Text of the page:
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Women hate open-plan offices. And it all started in childhood.

Who the hell ever thought open-plan offices were a good idea?

They’re great if you want to know who chose to have tuna for lunch today, or you’re interested in efficiently catching an airborne illness.

They’re also lots of fun if you enjoy saying “Bless you!” 45 times on a Tuesday, or listening in on phone calls for which you have no context.

For anyone who’s never had the pleasure, working in an open place office is like trying to have a very important conversation while a toddler pulls at your ankle and says the word ‘juice’ on repeat. It’s like trying to fall asleep with a mosquito buzzing above your left ear. It’s like trying to read a book with the goddamn lights off.

We can blame Frank Lloyd Wright, the 20th-century modernist architect who liked the idea of large, spacious and open work areas. Something tells me Wright had very little experience inside an actual office. He probably worked from home.

He mustn’t have known the often-cited statistic that it takes more than 23 minutes to recover from an interruption. Or that the noise impairs our ability to recall information. Or that workers in open-plan offices have 62 per cent more sick days than people in private offices, leading to a higher turnover rate.

But there’s new research to suggest that it’s women in particular who struggle with an open setting.

Dr Rachel Morrison, a Senior Lecturer at Auckland University of Technology Business School, was studying the consequences of open-plan offices when she accidentally discovered a significant gender difference.

“Once I collected all of the data,” Dr Morrison told Claire Murphy on Wednesday’s episode of The Quicky, “I realised that all of the respondents who were talking about feeling overexposed or accountable or observed were women.”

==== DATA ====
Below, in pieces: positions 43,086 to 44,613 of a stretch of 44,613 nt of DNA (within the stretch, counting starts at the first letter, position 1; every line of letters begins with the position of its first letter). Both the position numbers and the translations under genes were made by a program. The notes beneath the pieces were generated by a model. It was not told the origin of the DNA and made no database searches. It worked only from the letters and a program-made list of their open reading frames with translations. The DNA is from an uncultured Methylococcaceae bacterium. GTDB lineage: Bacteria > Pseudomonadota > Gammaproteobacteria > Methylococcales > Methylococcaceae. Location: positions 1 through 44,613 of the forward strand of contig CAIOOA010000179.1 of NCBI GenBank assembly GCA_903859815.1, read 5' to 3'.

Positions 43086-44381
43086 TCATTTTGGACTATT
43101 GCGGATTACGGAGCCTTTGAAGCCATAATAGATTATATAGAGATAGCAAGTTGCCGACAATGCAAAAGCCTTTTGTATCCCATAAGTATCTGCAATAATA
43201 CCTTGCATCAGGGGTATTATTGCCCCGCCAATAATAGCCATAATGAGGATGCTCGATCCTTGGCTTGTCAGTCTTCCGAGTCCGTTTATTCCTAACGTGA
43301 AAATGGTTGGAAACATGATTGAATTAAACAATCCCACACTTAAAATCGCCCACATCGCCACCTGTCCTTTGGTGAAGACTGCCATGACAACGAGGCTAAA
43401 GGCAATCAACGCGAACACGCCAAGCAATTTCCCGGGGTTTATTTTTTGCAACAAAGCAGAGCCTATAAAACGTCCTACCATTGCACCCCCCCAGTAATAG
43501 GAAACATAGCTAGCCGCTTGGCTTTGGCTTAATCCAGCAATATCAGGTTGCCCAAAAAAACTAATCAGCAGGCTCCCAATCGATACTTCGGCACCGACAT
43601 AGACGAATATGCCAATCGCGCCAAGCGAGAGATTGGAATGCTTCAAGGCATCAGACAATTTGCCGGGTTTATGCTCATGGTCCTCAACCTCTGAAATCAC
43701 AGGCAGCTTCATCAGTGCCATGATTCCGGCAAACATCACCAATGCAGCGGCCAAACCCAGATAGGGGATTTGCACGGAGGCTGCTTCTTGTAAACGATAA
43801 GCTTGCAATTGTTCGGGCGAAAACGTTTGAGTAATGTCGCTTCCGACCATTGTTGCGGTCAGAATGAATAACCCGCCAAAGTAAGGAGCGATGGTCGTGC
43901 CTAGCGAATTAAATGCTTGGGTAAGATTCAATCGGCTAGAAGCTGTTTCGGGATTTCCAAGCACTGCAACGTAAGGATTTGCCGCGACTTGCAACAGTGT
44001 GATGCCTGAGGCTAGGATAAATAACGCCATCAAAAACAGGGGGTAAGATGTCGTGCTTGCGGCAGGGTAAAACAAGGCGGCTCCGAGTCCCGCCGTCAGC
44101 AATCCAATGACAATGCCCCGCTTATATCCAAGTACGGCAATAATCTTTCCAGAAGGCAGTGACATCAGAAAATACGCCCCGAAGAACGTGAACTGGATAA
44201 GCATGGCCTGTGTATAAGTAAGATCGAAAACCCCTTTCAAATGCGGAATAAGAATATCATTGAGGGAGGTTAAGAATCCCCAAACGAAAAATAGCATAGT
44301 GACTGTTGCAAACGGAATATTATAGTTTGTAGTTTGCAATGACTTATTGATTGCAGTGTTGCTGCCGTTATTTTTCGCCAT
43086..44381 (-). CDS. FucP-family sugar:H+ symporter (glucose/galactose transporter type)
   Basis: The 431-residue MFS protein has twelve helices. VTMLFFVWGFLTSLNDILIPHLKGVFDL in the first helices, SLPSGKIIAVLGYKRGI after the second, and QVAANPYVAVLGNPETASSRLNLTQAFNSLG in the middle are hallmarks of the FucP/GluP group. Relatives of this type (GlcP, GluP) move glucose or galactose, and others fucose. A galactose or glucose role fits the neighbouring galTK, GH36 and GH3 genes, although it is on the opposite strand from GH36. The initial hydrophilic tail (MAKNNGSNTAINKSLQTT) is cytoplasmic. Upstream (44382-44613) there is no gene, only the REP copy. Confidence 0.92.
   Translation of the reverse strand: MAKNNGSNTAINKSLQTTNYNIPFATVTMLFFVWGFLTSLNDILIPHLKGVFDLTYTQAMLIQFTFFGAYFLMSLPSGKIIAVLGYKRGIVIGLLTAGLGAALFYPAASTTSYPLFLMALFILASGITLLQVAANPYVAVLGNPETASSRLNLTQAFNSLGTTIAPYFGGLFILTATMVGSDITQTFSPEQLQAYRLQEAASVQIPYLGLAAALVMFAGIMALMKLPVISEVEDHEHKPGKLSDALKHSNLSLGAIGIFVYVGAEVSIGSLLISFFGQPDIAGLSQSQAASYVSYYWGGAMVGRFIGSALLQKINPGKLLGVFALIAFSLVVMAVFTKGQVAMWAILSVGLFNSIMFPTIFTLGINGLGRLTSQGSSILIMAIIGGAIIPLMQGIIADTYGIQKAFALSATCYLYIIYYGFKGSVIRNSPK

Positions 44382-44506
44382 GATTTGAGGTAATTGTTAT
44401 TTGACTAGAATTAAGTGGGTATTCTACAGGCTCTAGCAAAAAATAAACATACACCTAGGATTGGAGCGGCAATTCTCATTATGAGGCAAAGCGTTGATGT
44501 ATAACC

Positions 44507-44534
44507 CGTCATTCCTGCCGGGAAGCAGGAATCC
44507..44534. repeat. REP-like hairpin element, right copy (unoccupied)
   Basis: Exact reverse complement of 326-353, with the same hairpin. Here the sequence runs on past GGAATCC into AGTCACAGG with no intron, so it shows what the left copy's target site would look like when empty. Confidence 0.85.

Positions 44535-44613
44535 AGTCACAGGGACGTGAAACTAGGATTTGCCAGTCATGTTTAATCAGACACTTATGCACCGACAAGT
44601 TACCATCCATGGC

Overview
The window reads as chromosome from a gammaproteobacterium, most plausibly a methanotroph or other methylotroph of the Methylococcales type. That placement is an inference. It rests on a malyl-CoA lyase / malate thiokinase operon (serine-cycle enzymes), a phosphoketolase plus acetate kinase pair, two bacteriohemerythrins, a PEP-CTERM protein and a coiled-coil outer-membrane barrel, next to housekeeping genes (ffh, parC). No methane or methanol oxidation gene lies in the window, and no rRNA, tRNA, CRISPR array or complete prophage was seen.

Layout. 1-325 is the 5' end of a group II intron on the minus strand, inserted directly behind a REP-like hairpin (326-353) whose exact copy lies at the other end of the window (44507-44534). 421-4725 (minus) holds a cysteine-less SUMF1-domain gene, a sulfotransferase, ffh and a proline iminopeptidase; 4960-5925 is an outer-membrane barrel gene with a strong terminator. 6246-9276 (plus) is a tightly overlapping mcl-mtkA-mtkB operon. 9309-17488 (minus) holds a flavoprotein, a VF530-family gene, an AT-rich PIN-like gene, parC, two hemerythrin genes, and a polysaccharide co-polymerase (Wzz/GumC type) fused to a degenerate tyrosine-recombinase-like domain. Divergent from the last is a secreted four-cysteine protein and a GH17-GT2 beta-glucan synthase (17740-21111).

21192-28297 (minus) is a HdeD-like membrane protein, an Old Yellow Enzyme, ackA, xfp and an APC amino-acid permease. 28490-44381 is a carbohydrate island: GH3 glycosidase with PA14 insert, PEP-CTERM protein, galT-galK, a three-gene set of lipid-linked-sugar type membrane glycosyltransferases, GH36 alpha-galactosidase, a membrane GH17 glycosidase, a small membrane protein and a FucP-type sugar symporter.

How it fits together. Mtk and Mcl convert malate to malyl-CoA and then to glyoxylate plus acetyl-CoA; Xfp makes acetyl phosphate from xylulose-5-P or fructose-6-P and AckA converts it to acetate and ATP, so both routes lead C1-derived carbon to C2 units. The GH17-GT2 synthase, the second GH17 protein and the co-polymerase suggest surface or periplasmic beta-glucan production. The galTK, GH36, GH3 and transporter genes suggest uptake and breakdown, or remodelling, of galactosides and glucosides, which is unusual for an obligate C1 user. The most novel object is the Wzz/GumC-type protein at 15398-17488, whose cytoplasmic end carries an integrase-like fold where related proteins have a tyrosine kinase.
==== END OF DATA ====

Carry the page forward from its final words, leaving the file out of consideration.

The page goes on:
Morrison found that women were often hyper-aware of how they looked and what they were wearing. Some reported changing the way they dressed or how they walked because they felt “image-conscious”.

Interestingly, men did not report “feeling exposed” at all. It would seem that had not even crossed their mind. Morrison found the difference between men and women to be “quite striking”.

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Morrison thinks this phenomenon probably reflects how women are “socialised to know that we are being looked at from birth. Girl babies are commented on in terms of being cute far more than boy babies…”

As well as being aware of the omnipresent male gaze, women also know all too well the social ‘value’ placed on their appearance. It matters, we’re taught, whether we look good or not. And in an open-plan office, we feel far more on show.

POST CONTINUES BELOW: The rules for an open-plan office, on the latest episode of Mamamia Out Loud. 

It’s also worth noting, that open-plan offices were designed when it was overwhelmingly men who occupied the workforce. And as a result, women are goddamn freezing.

A recent study by Tom Chang of USC’s Marshall School of Business and Agne Kajackaite at Germany’s WZB Berlin Social Science Center found that the office temperature, which sits at around 21 degrees celsius, has been historically based on the “metabolic rates of men”.

Not only are women cold, but the temperature also has another effect: lower productivity and cognitive performance.

Women need the temperature to rise about two degrees in order to perform at their best.

On top of that, open-plan offices are just universally annoying.

Corporate psychologist Stephanie Thompson says that the central complaint about open-planned space is an “inability to focus”. The brain automatically hones in on the sound of speech, meaning that, “if someone is hovering near your desk in conversation, it’s very distracting and hard to ignore,” she said.

So, the research would suggest that open-plan offices are not ideal, especially for women.

Excuse me. I’ll be in the cupboard.

You can listen to the full episode of Mamamia Out Loud, here. 

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